Thursday, March 31, 2011
Friday, March 25, 2011
Sunday, March 20, 2011
Yellow wood sorrel has compound leaves divided into three parts, each shaped like a heart. In England it's also known as cuckoo sorrel, because its small yellow flowers bloom when the cuckoo sings. The delicate leaves close at night and supposedly when it's about to rain too. Most of all they have a delicious lemon flavour and are great for snacking.
Chickweed is one of the most common edible 'weeds' and has a tiny white star-shaped flower. The leaves and flower buds are hairy. It's very nutritious and a good addition to salad.
And today we found some tiny shoots of pokeweed! See here for previous adventures with this leafy green vegetable. I have to admit this is more fun to harvest than to boil twice, but somehow it is reassuring to know that we can eat from the garden/the wild just by knowing what to look for. However far so many "foods" in the supermarket are from their original state, it is still possible to eat the healthy way of our ancestors. Providing, of course, your backyard is not sprayed with pesticides :-)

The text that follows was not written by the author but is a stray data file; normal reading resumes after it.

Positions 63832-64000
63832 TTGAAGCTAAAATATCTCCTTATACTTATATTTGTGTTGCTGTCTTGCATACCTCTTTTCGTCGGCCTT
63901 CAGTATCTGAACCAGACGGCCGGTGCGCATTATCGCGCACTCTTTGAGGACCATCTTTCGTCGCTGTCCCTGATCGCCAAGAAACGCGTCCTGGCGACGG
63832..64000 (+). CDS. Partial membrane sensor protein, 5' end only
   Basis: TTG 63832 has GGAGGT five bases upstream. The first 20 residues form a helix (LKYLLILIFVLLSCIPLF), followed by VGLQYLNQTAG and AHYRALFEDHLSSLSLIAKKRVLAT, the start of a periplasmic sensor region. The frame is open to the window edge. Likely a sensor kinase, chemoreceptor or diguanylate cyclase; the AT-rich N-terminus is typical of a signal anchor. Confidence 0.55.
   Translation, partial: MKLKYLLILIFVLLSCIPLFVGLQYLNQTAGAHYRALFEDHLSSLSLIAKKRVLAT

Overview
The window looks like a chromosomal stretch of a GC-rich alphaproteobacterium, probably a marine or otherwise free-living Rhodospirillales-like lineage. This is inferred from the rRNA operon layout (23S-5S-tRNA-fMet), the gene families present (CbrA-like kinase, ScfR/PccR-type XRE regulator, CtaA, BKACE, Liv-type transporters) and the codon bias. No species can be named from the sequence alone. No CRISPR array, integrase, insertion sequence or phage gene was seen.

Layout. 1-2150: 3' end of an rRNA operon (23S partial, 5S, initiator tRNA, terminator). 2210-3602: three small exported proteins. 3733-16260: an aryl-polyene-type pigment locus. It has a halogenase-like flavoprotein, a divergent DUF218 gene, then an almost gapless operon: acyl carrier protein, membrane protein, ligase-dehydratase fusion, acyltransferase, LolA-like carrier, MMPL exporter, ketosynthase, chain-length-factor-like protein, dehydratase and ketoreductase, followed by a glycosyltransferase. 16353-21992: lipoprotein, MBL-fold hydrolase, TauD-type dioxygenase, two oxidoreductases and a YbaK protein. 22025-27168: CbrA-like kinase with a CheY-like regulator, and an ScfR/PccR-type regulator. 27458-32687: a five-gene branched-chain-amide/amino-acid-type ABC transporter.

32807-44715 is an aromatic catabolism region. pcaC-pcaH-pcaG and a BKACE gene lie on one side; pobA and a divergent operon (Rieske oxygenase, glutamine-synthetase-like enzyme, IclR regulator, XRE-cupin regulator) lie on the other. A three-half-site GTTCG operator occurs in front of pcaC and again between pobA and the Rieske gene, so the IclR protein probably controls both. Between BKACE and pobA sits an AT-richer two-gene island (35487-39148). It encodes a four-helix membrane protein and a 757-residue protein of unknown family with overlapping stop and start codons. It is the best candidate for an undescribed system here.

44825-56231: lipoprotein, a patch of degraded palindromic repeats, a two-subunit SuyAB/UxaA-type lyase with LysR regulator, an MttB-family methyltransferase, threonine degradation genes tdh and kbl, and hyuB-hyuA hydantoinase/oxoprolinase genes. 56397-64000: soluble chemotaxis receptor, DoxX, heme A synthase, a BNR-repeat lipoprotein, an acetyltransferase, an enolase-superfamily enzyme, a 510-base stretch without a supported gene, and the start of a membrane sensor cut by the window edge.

Photo credit: www.all-creatures.org and Emily Porter
This tree of ours is male, its flowers having the honour of pollinating several female holly bushes elsewhere in the garden so that they may develop the familiar red berries. The clusters of tiny white flowers grow along the branches, their scent attracting bees and winged creatures of every kind, who are all too eager to buzz to the next holly and deposit a dusting of pollen.
Some more holly facts:
-There are more than 400 species of holly
-If not pruned, some species can grow as tall as 60'
-Berries range from red to black and yellow in different species
-Berries are mildly poisonous to humans, but have been used medicinally for many years
-The tea Yerba Mate is made from a type of holly